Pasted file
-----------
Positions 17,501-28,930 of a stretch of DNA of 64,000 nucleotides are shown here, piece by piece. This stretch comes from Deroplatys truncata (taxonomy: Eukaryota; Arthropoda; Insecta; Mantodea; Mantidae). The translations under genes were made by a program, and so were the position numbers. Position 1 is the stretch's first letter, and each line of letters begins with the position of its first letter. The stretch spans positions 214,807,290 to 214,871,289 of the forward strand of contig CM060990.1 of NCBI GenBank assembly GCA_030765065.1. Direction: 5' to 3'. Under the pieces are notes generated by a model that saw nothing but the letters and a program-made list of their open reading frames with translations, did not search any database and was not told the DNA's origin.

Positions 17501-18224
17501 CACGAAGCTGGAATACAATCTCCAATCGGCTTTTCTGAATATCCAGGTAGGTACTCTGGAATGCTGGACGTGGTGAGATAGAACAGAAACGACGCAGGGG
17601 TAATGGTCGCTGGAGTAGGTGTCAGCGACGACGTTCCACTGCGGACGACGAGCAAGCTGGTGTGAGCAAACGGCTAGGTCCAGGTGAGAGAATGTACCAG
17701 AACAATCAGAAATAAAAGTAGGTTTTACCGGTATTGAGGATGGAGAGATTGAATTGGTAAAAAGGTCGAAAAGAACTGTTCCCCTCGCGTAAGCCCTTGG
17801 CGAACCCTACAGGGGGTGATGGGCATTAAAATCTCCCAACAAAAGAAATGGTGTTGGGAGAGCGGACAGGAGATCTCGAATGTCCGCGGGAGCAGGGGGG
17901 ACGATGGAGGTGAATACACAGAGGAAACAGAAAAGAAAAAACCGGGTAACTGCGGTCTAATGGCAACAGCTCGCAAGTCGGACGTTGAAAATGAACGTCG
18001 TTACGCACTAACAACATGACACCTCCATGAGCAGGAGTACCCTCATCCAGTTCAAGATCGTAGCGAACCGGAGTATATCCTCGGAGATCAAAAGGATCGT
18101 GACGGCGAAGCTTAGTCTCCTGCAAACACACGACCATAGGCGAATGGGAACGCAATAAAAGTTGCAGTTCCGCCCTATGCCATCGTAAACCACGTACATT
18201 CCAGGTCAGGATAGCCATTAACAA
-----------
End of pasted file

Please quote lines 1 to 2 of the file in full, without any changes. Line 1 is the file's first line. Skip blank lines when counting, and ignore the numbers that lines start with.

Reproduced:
Positions 17,501-28,930 of a stretch of DNA of 64,000 nucleotides are shown here, piece by piece. This stretch comes from Deroplatys truncata (taxonomy: Eukaryota; Arthropoda; Insecta; Mantodea; Mantidae). The translations under genes were made by a program, and so were the position numbers. Position 1 is the stretch's first letter, and each line of letters begins with the position of its first letter. The stretch spans positions 214,807,290 to 214,871,289 of the forward strand of contig CM060990.1 of NCBI GenBank assembly GCA_030765065.1. Direction: 5' to 3'. Under the pieces are notes generated by a model that saw nothing but the letters and a program-made list of their open reading frames with translations, did not search any database and was not told the DNA's origin.

Positions 17501-18224